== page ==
SA on brink of glory
Reaching a first-ever Fifa U17 World Cup was achieved when Molefe Ntseki’s side reached the semifinals of their continental championship, and now the chance for a gold medal looms – the first time a South African junior side has ever won their age group championship.
The closest they have come previously was the men’s U20 side losing the final of the tournament in Morocco in 1997, and the women’s U20 team losing consecutive finals to Nigeria in 2002 and 2004.
Amajimbos’ lethal striker, Khanyisa Mayo, son of PSL legend Patrick “Naugty” Mayo will be vital to their cause.
The Port Elizabeth-born marksman, scored the crucial win to secure their final berth.
He scored the solitary goal that sank giants in the form of Nigeria in the semis during the week.
Former Chippa starlet Mayo is a tried and tested goal scorer who is now on the books of PSL outfit, SuperSport United.
The success of the team has suddenly thrown the spotlight on not just the players, but also coach Ntseki as one of the leading tacticians in the Safa ranks.
It would be a major boost to his credentials were he to guide the side to the win, though his reputation has already been significantly advanced.
He is a details man, meticulously planning for the opposition and will have learnt much from South Africa’s 2-2 draw with final opponents Mali in the pool stages of the tournament.
He will feel momentum is with his side in some respects, having seen the team rally from 2-0 down with 16 minutes remaining in their pool match to finish at 2-2.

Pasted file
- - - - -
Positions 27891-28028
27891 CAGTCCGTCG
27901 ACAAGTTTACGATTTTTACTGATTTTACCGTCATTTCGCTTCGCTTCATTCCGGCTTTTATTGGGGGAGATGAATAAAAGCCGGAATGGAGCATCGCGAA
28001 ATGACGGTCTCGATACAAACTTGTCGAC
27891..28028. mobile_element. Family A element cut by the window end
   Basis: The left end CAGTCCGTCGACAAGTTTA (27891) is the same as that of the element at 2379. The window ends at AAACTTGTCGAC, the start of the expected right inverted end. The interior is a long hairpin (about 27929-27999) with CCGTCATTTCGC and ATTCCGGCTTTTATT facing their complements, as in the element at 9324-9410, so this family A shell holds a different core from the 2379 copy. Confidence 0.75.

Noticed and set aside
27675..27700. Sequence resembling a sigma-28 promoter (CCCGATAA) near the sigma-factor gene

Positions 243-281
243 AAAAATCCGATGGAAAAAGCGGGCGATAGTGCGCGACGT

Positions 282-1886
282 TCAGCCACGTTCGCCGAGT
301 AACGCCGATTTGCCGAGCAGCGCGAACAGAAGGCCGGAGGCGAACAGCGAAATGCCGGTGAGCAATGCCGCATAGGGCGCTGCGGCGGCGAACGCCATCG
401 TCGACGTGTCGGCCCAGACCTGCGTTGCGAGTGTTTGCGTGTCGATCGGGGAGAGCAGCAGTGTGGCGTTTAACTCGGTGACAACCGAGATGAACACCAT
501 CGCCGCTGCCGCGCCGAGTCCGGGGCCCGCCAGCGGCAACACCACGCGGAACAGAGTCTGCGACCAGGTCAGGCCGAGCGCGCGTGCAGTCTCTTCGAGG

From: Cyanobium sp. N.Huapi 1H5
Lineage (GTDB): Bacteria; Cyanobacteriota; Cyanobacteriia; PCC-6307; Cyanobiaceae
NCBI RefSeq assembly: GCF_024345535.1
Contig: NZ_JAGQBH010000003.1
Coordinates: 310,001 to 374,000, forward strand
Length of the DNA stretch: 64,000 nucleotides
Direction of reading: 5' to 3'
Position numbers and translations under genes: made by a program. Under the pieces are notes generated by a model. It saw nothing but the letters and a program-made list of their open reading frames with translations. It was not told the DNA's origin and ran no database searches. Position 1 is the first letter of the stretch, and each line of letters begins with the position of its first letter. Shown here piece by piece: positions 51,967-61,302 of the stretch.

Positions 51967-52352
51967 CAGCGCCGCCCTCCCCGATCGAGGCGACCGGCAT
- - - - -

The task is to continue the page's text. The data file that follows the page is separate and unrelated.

Striker Luvuyo Mkatshana and centre-back Katlego Mohamme got the goals that rescued what would turn out to be a precious point and the latter believes they can go one better this time round.
“We know what to expect from them and they are a very good side,” Mohamme told the Daily Dispatch from from Niamey.
“But having played them before, we now have the advantage of knowing their strengths.
“One thing we can assure South Africans is that we will take the game to them. We are not going out there to be defensive. We will play our normal attacking game, because we believe that gives us the best chance of success.”
Mohamme feels his side have more technical ability than their Mali counterparts.
“Our game is built more around technical ability and we have very good players. They play with pace and power and will be difficult to contain but we have our own strengths that they will find difficult to deal with. Football is much more than just physical ability.
The South Africans have not only had to deal with physical opponents at this tournament, but also extreme heat. With another blistering day scheduled for tomorrow, it could be a factor, though the game does at least have a later kick-off of 7pm local time, or 8pm in South Africa.
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